Paradox Development Studio, a Swedish video game developer company, built two fundamental restrictive game engines for their major games known as Europa and Clausewitz. Both were likewise intended to be available to any individual who wishes to manipulate the original game files to make mods.
In 2007, the Clausewitz engine was introduced in Europa Universalis III, leading the game title of the company. Named after the Prussian general Carl von Clausewitz, the new engine focuses on a 3D view of part of the world map. The first game developed in Clausewitz was Sengoku, was released in 2011.
The Clausewitz engine is developed in C++ and being used by developers to build grand strategy-oriented city builder games. Grand strategy games are historical strategy games that include the entire world map where the player is free to customize and built anything which the game offers. These types of games mostly include elements such as economy, diplomacy, and warfare.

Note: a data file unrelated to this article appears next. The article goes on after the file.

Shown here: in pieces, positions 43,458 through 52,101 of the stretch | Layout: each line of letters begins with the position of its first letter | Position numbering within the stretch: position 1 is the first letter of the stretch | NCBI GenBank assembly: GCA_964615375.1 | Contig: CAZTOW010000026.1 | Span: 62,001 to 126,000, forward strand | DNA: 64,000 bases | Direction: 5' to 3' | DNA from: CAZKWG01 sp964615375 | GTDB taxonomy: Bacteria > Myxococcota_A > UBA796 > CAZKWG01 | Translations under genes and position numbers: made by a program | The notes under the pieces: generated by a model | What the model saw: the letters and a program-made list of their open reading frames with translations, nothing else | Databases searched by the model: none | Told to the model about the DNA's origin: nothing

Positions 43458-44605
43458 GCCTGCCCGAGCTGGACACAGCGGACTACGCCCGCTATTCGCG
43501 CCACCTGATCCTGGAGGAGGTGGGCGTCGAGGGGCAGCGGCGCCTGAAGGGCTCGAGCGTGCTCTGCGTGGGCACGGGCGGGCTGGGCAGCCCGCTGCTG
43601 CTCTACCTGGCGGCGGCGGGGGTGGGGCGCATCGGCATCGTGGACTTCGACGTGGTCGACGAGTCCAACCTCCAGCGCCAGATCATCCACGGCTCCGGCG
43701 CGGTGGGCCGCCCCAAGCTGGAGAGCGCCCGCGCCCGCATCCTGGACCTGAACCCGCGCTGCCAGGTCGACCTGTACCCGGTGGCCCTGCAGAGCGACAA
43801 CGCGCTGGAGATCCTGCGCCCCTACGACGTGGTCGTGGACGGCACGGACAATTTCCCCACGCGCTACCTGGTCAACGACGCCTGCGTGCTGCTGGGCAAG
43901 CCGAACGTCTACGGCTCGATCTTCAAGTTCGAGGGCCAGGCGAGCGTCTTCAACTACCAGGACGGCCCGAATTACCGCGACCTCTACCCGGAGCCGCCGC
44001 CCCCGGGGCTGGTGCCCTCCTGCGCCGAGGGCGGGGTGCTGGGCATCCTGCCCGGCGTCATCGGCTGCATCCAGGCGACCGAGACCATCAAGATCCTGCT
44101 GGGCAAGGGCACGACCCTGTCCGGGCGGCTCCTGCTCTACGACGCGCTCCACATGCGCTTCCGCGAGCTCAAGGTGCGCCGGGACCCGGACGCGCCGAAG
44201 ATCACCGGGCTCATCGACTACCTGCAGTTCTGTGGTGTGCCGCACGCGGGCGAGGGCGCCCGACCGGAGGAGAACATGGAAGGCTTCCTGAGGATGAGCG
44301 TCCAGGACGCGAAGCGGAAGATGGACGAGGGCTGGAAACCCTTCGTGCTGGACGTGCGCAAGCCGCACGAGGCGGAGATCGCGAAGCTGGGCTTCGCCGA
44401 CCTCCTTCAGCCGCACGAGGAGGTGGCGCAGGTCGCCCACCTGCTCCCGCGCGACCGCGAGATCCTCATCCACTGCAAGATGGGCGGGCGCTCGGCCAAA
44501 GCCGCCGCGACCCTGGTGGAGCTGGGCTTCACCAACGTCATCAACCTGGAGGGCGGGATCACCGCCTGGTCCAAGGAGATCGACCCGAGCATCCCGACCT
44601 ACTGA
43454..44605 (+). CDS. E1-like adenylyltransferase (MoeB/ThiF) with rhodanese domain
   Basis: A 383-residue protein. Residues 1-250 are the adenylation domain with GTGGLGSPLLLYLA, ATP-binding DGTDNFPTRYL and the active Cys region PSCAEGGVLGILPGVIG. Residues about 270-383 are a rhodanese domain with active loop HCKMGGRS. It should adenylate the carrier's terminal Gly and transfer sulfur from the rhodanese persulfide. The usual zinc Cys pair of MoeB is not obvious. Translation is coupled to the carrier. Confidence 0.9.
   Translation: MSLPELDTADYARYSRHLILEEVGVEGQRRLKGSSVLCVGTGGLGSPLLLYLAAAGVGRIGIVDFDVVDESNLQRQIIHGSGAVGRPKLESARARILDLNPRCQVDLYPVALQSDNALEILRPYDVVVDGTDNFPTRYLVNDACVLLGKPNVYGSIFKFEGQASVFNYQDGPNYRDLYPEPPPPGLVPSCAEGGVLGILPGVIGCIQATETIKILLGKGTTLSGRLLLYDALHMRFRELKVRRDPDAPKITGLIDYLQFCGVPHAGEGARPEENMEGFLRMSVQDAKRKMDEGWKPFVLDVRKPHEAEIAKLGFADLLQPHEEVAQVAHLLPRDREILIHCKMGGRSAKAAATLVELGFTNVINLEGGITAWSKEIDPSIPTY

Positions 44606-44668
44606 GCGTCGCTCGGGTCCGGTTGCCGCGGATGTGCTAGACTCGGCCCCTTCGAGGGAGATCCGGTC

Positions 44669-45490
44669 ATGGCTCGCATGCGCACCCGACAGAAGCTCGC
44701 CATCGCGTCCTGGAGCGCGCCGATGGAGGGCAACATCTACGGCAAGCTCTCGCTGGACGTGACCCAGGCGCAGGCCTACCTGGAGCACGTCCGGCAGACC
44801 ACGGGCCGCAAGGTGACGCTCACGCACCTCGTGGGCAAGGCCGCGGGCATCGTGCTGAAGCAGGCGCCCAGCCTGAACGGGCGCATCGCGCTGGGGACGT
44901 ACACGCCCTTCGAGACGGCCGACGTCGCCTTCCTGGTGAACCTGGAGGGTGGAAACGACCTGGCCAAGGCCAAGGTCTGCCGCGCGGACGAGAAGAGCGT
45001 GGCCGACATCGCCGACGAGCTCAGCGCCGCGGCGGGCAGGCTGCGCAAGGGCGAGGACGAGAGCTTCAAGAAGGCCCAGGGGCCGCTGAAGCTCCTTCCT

- Inclusion of proper tools for modding
- Variety of features for designers to create art and build the stage without the knowledge of coding.
- Ability to create custom UI without editing any code in the game
- Remodeled GUI system
- Visual enhancements of 3D graphics
- The graphics rendering system using DirectX 11. So the games are displayed in more advance graphics with less effort.
- FMOD tool for the sound dealing operations. It is a jukebox where the developer can play the sound of music by a line of the script.
Games developed using Clausewitz
Europa Universalis III is a grand strategy game developed by Paradox studio using Clausewitz engine. The game was initially released for windows but later on, with the help of virtual programming, it was finally released for OS X.
Other major titles that were made using this engine are: